I wonder why he calls me son. It’s clear he’s no older than I am, or if he is, it’s no more than a couple years. I decide not to be offended. “What sort of work do you do?”

“A little of this, a little of... Read More »

I Wonder

Jun 21, 2012

I wonder if you know. I wonder if you could ever know. I wonder if you could ever know the fullness. I wonder if you could ever know the fullness of what I feel for you.

Of course, I love you. That you know, have known, since that first week we shared, experienced, unexpected, welcome, known. Memphis, the town, is a blur now to me, but I remember clearly your eyes. I remember your fragrance, fresh and airy, strong and full. I remember breathing in your sweet essence, how it stretched and grew when I touched you, undressed you.

For some reason I remember the deep green drapes, but I don't remember the color of the walls. I don't remember whether the hotel room's window faced east or west. But I remember the first touch of your full and pink nipple. I remember your black lace bra, though I saw it for only and instant before I removed it. I considered for but half an instant asking, but knew I... Read More »

Andrew

Aug 29, 2011

He woke with a start that fateful new morning. Andrew was a bit disoriented and confused after sleeping what seemed a very long time. The time on his pocket watch on the table by his bed showed a different time than his grandmother’s wall clock coming into view from the hazy stillness of sleep. Where had he been? Had he traveled again? Last night was still a blur as he slid out of bed and dropped to his knees to pray to his Creator.

As his thoughts became clearer, he gave himself more deeply to his loving and present God. The words were familiar to him; he prayed similar prayers of surrender and love and union most each new day. But just beneath the words of the prayer, so soothing and comfortable, Andrew’s sense of disunity and confusion was growing perceptibly.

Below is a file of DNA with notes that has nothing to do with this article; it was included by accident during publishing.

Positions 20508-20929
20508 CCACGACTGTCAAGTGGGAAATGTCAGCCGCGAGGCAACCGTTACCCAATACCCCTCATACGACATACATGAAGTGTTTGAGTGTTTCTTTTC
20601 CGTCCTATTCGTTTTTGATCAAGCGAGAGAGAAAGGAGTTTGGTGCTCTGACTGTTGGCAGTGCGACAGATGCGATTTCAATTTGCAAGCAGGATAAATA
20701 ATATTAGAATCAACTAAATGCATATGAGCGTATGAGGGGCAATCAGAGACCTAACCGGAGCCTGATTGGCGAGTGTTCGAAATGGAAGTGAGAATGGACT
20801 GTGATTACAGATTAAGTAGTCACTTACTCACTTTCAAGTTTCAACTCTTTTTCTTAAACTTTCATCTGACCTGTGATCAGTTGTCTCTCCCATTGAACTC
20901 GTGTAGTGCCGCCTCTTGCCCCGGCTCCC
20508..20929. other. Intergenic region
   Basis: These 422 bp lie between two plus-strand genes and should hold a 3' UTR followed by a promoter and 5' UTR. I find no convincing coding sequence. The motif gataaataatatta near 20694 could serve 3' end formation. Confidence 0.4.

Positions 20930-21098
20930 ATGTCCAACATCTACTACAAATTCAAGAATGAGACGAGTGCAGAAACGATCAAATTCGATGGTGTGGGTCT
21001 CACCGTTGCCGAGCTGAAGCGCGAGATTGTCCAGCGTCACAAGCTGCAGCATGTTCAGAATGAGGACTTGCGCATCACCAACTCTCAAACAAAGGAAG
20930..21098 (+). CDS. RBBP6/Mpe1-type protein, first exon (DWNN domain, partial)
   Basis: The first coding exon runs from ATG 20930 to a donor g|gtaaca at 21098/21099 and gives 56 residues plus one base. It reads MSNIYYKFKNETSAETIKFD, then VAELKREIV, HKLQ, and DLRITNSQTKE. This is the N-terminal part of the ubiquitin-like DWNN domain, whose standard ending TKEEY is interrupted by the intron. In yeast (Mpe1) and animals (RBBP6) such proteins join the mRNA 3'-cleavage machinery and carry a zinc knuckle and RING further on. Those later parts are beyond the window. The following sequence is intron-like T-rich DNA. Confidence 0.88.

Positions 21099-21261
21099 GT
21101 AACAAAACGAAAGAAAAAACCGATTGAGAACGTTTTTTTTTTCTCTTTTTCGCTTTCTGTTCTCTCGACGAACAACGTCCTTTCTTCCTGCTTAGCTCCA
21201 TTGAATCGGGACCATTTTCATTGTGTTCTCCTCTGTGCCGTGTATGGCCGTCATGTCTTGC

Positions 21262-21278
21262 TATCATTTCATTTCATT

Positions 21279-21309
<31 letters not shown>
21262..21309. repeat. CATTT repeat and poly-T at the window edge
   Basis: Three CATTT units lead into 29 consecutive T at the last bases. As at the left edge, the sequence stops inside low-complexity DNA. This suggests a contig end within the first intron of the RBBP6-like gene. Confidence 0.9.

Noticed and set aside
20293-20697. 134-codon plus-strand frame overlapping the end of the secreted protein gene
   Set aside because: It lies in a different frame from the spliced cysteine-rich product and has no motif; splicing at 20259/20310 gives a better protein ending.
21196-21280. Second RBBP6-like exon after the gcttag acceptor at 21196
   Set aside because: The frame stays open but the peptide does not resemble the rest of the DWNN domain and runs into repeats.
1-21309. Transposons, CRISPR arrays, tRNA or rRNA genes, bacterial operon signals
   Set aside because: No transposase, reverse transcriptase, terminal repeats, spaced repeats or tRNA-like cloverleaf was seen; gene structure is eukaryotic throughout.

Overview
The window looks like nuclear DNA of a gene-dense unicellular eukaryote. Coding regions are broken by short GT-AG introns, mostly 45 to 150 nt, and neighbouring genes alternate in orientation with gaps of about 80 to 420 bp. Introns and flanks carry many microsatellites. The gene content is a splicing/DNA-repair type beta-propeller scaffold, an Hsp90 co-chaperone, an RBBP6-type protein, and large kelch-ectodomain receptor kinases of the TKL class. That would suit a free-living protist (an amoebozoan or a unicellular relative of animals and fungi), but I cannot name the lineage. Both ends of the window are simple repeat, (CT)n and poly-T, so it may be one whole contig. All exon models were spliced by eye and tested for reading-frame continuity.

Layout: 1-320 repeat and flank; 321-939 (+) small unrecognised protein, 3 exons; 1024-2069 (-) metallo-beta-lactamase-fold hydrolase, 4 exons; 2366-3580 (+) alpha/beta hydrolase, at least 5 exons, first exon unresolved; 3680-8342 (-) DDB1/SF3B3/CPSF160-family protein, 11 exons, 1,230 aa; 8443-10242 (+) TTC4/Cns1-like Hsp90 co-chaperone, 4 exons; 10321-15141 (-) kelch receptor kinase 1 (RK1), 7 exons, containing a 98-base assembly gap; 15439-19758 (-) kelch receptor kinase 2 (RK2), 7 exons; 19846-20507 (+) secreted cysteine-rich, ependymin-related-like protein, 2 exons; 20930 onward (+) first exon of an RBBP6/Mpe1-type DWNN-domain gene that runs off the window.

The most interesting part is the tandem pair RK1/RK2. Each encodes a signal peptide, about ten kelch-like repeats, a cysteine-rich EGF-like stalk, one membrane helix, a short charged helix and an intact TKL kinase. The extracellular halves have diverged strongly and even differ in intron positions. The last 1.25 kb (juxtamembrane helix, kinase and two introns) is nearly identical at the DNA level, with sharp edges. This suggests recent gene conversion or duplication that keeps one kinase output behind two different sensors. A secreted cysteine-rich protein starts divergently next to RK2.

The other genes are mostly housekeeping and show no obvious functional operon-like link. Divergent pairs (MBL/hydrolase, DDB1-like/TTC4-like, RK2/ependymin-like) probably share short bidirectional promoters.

He gave himself more deeply, moving back from the bed, falling onto the floor, as his tears began to stream. “Why, oh Father, Why?” he mumbled through the deepening sobs. The memories of last night’s adventures were coming into view. There was a horse, a quiver of arrows, a bronze statue with flaming red and orange painted eyes. As he took another deep pull of air, he crumbled into the floor into a deeper sleep.

...

The familiar ashen skies danced before his sleepless eyes. The dark horse galloped with great and furious speed toward him. Not an instant too soon, the horse stopped and waited for his drowsy rider. Andrew walked to... Read More »

The Wisdom of Creamed Corn

Jun 27, 2009

Ken Rider, a new-age guru and self-proclaimed student of creamed corn, has led a charmed life, in more ways than one. His rise to greatness began when he devised a microwave pouch for creamed corn. He patented the idea before licensing it to all the major members of the canned food oligopoly. The single serving size moved him even higher; his entrepreneurial exploits are legendary and are used as case studies at all the major business schools worldwide. He, more than any other person, was responsible for the worldwide end to hunger, to a return to fitness, to the awakening of bliss that has been a worldwide phenomenon.

But that was just the beginning of the story...

Ken's vast wealth and karmic capital has allowed him to truly choose his destiny. He constructed three homes, one in Aspen, Colorado, one on an obscure island about halfway between Australia and New Zealand, and a third in Tibet. He spent two years with the Dalai Lama, learning much about enlightenment and finding the nirvana of the loving nowness and oneness of all. When he'd learned all the Dalai Lama had to teach, he turned to the creamed corn.

In his home, small, but ample, built entirely of creamed corn, he set his focus and intent on his new master. Creamed corn was his home, his only food, his constant thought, his day, his night, his love, his teacher, his student. He was enmeshed and enshrined and entranced in the perfection of creamed corn.

For three months,... Read More »

Jason

Mar 29, 2008

The black changed slowly to blue as the sleeping fox woke from a night of deep rest. Jason moved his hind legs under himself and rolled onto his belly. He knew it was time to begin again his long walk through the foothills. Still feeling a little full from the three birds his good fortune led him to last night, Jason yawned sluggishly and found the rising sun. He would follow the sun for four or five more days, he thought, before finding the river that grew narrower and more violent closer to the peak. The peak – how he longed to find his destiny there; how he longed to be home.

As the colors of the new day faded, as the light grew, the path became easier to follow. Others had walked the path before him. Many had turned back; some had continued. Jason was determined to continue to walk this day. The fears that plagued... Read More »

10 Random Fiction Posts (All Fiction Posts)